Life Lessons from Photography

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Photography is the beauty of life captured – Tara Chisholm

Photography is an art and like any other art form it teaches so many things. The practice of photography has taught me just to pay closer attention to what I see around me every day. Some of the most satisfying pictures I have taken have been of things in the immediate vicinity of where I live and work. I am sharing my reflections from the moments spent with my camera. I am sure that these five are not the only learnings and of-course there are many more, please feel free to add your learnings….

  1. Live in the moment – Photography has taught me to be in the moment. When I go out with my camera, it’s only when I am completely in the moment, I get to recognize the surroundings and hence compose an image. There are lots of times when we get swayed by the circumstances and therefore don’t acknowledge the beauty of the moment.   
  2. Accept first in order to be accepted – I have learnt this while doing nature photography. Shooting birds/butterflies is really a difficult job; the moment you enter a location or even spot a bird it flies away, as they consider you to be a potential threat. However, if you stay at the location for some time, you also become a part of the ecosystem and no more considered an outsider and hence no threat to those birds around or any other creatures like grasshopper, butterflies, dragon flies etc. One stays at a place only when it has accepted the place “as it is” and therefore the entire location including all the living creatures accept you and then you can take pictures comfortably.  
  3. Once you decide your focus, rest of the things blur on their own – Photography is all about deciding what you focus on and that focus itself differentiates from the background and comes out shining. If we can apply the same philosophy to our lives, lot of things can change significantly. Wherever we go there’s lot of beauty around, we just need to have the right focus to identify it. Even the mundane things like shoe-rack, windows outside the building can appear to be attractive, if presented the right way and to present it that way one has to first decide what needs to be focused and what not.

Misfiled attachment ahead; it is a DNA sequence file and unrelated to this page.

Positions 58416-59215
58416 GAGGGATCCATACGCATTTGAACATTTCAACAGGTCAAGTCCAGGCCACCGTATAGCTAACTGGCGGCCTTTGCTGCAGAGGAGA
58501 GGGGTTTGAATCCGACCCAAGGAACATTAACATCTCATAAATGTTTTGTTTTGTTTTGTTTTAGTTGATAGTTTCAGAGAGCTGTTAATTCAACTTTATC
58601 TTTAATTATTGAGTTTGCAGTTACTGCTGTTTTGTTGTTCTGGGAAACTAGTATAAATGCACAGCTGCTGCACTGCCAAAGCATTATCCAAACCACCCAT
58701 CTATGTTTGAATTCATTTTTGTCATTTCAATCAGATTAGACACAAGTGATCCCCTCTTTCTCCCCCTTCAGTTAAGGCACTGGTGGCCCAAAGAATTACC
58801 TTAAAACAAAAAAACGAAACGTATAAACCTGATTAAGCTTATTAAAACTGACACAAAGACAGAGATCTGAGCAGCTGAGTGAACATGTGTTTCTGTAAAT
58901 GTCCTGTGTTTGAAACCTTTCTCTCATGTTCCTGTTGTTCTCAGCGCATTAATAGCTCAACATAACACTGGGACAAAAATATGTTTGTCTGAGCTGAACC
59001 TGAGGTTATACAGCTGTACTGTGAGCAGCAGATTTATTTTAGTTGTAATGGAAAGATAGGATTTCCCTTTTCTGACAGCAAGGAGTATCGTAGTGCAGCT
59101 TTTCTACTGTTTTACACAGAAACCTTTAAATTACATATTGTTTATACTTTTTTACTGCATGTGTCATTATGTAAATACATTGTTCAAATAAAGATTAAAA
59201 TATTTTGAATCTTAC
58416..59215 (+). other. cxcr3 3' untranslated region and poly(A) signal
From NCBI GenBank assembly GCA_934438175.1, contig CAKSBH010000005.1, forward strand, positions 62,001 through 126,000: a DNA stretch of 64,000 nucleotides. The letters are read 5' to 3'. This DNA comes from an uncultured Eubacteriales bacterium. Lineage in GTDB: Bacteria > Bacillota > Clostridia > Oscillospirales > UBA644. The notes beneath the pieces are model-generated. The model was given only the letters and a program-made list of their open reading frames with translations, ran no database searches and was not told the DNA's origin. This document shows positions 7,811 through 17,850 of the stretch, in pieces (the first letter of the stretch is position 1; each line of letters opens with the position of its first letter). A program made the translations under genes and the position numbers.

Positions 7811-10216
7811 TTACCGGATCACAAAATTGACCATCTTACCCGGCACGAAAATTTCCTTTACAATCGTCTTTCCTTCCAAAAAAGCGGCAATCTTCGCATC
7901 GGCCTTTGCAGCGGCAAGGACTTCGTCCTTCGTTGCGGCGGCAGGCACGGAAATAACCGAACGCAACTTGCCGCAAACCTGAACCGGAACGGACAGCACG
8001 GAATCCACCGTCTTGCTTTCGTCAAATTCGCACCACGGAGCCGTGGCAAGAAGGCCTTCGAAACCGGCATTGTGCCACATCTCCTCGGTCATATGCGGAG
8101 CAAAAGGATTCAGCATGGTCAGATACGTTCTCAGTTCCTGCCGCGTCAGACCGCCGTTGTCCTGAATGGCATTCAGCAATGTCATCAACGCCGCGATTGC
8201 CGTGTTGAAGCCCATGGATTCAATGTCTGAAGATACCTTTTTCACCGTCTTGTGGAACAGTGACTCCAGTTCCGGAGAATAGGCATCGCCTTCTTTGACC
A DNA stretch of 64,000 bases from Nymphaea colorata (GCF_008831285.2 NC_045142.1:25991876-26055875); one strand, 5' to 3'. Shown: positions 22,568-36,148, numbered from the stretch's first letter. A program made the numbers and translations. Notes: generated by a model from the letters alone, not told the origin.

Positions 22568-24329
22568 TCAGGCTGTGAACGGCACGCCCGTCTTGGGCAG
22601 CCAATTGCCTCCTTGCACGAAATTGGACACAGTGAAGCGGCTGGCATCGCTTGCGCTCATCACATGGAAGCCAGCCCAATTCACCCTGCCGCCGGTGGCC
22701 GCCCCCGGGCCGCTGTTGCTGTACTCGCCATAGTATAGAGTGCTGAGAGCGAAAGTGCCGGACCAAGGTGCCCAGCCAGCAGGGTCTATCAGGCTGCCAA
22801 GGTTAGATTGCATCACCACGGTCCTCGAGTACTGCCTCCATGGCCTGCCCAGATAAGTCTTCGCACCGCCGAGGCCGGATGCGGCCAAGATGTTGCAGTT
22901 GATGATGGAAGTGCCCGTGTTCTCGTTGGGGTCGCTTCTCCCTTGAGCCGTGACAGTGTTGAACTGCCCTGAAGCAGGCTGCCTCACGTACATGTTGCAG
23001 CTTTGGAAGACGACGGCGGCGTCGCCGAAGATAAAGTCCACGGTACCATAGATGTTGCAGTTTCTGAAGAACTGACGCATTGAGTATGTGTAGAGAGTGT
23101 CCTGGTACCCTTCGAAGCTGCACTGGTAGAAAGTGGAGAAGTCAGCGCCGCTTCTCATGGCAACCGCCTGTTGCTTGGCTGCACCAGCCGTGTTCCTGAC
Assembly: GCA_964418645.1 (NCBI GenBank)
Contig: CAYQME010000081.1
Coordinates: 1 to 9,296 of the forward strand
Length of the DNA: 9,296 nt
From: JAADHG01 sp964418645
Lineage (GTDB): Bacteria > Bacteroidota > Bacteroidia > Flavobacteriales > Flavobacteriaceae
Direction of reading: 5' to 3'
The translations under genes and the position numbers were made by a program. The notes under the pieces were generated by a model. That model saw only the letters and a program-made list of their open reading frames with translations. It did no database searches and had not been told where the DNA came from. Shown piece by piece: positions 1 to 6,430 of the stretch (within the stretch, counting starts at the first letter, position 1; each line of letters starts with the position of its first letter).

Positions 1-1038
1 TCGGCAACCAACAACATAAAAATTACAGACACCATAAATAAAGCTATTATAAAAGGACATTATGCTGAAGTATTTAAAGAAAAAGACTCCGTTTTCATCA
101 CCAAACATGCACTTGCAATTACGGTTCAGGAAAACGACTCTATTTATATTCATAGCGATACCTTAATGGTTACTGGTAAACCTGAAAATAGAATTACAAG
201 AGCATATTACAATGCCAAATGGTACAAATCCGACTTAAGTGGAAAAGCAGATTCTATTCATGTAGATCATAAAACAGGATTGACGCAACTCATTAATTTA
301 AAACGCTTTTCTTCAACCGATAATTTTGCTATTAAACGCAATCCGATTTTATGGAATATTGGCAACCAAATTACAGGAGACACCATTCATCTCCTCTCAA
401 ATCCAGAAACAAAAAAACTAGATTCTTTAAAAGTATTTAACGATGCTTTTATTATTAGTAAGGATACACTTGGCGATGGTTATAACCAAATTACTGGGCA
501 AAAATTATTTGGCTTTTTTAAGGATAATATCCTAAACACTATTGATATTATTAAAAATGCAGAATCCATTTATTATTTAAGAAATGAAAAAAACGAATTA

4. Contrast makes things beautiful – Pictures appear beautiful when the foreground has contrasting colours to the background. If the subject and the background are of same colour, picture doesn’t appear interesting. If the subject is really bright, then the background should be relatively darker, otherwise, the subject will not stand-out and consequently it will look boring and would not catch viewer’s attention. We all strive for happiness in life and try to avoid gloom, however, cheerfulness will have no importance without melancholy. Only when we overcome the challenges, we get the sense of achievement. We feel proud of ourselves when we have accomplished a difficult task or have created something new.  
  5. Photography is just like meditation – Taking photographs and practising meditation might seem at first glance to be completely unrelated activities. In fact, both of them are in search of light, Photography looks outwards at the visual world through the medium of a camera, meditation focuses inwards. And whereas photography is concerned with producing images of reality, meditation is about seeing reality as it is. As practices, both meditation and photography demand commitment, discipline and technical skill. To go beyond mere expertise in either domain requires a capacity to see the world in a new way. The pursuit of meditation and photography leads away from fascination with the extraordinary and back to a rediscovery of the ordinary. Both photography and meditation require an ability to focus steadily on what is happening in order to see more clearly. Seeing things this way involves “shifting” to a frame of mind in which the habitual view of a familiar world is replaced by a keen sense of the unprecedented and unrepeatable configuration of each moment. Both meditation and photography are concerned with light. Meditators speak of “enlightenment”: an experience in which “light” metaphorically dispels the “darkness” of the mind and on the other hand photography also chases light in order to create pleasing images.
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